|Workshop/Tutorial||Half/Full Day||June 2 (morning)||June 2 (afternoon)||June 3 (morning)||June 3 (afternoon)|
|Tutorial: Example-based Exploration: Exploring Knowledge through Examples||Half Day||✔|
|Tutorial: Modular Ontology Engineering with CoModIDE||Half Day||✔|
|Tutorial: Entity Summarization in Knowledge Graphs: Algorithms, Evaluation, and Applications||Half Day||✔|
|Tutorial: Constructing Question Answering Systems over Knowledge Graphs||Full Day||✔||✔|
|Workshop: IoT infrastructures for safety in pervasive environments||Half Day||✔|
|Workshop: Workshop on Cross-lingual Event-centric Open Analytics (CLEOPATRA)||Half Day||✔|
|Workshop: Workshop on Humanities in the Semantic web (WHiSe III)||Full Day||✔||✔|
|Workshop: Workshop on Large Scale RDF Analytics LASCAR II||Half Day||✔|
|Workshop: International Workshop on Semantic Digital Twins||Half Day||✔|
|Workshop: Deep Learning for Knowledge Graphs (DL4KG)||Full Day||✔||✔|
Tutorial: Constructing Question Answering Systems over Knowledge Graphs
Organisers: Dennis Diefenbach, Andreas Both and Pierre Maret
Knowledge Graphs are designed to be easily consumed by machines, but they are not easily accessible by end-users. Question Answering (QA) over Knowledge Graphs (KGs) is seen as a technology able to bridge the gap between end-users and Knowledge Graphs. In the last years a lot of research was carried out to solve the problem of QA over KGs, but constructing a QA system over a new KG for non-expert users is still not easy.
The aim of this tutorial is to address this issue. We will show how recently developed technologies, like QAnswer and Qanary, allow constructing, customizing, evaluating, and optimizing QA systems on RDF datasets using a lightweight approach.
Tutorial: Entity Summarization in Knowledge Graphs: Algorithms, Evaluation, and Applications
Organisers: Gong Cheng, Kalpa Gunaratna and Evgeny Kharlamov
The concise representation format and graph nature of knowledge graphs have resulted in creating many novel Web applications and enhancing existing ones. However, in a knowledge graph, dozens or hundreds of facts describing an entity could exceed the capacity of a typical user interface and overload users with excessive amounts of information. This has motivated fruitful research on entity summarization---automated generation of compact summaries for entities to satisfy users' information needs efficiently and effectively. Over the recent years, researchers have contributed to this problem by proposing approaches ranging from pure ranking and mining techniques to machine and deep learning techniques. The state of the art has continuously improved and at the same time made it harder for the community and new comers to the problem to keep up with the recent and old contributions in the space. Moreover, even though knowledge graphs are becoming popular among academia and industry, there is no effort to date to educate and discuss on recent trends and basic building blocks of this problem domain. This tutorial specifically aims to fill this gap.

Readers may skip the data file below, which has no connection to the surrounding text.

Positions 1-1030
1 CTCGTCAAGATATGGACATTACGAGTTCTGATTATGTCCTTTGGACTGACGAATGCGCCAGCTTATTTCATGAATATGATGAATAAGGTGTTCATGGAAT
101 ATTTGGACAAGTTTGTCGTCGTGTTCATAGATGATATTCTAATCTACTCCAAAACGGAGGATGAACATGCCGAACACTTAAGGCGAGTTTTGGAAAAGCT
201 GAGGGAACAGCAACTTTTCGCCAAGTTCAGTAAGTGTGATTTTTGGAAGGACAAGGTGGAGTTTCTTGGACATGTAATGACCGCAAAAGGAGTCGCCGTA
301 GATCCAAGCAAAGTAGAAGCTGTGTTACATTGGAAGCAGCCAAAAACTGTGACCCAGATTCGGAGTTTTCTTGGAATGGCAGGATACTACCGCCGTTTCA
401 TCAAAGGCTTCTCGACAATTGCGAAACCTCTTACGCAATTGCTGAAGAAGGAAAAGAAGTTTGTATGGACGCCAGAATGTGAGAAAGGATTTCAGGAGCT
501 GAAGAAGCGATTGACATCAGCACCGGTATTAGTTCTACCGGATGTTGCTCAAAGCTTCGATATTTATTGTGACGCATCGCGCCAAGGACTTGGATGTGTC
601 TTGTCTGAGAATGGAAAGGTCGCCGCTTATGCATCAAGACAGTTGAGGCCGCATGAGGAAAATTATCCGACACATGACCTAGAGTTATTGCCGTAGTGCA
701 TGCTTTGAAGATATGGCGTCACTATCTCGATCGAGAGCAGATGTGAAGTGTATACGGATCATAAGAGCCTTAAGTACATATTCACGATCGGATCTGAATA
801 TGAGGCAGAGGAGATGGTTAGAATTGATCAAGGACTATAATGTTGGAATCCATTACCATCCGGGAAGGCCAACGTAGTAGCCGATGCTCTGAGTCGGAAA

Tutorial: Example-based Exploration: Exploring Knowledge through Examples
Organisers: Matteo Lissandrini, Davide Mottin, Themis Palpanas and Yannis Velegrakis
Exploration is one of the primordial ways to accrue knowledge about the world and its nature. As we accumulate, mostly automatically, data at unprecedented volumes and speed, our datasets have become complex and hard to understand. In this context, exploratory search provides a handy tool for progressively gather the necessary knowledge by starting from a tentative query that can provide cues about the next queries to issue.
An exploratory query should be simple enough to avoid complicate declarative languages (such as SQL or SPARQL) and convoluted mechanism, and at the same time retain the flexibility and expressiveness required to express complex information needs. Recently, we have witnessed a rediscovery of the so called example-based methods, in which the user, or the analyst circumvent query languages by using examples as input.
This shift in semantics has led to a number of methods receiving as query a set of example members of the answer set. The search system then infers the entire answer set based on the given examples and any additional information provided by the underlying database. In this tutorial, we present an excursus over the main example-based methods for exploratory analysis. We show how different data types require different techniques, and present algorithms that are specifically designed for relational, textual, and graph data. We conclude by providing a unifying view of this query-paradigm and identify new exciting research directions.
Tutorial: Modular Ontology Engineering with CoModIDE
Organisers: Karl Hammar and Cogan Shimizu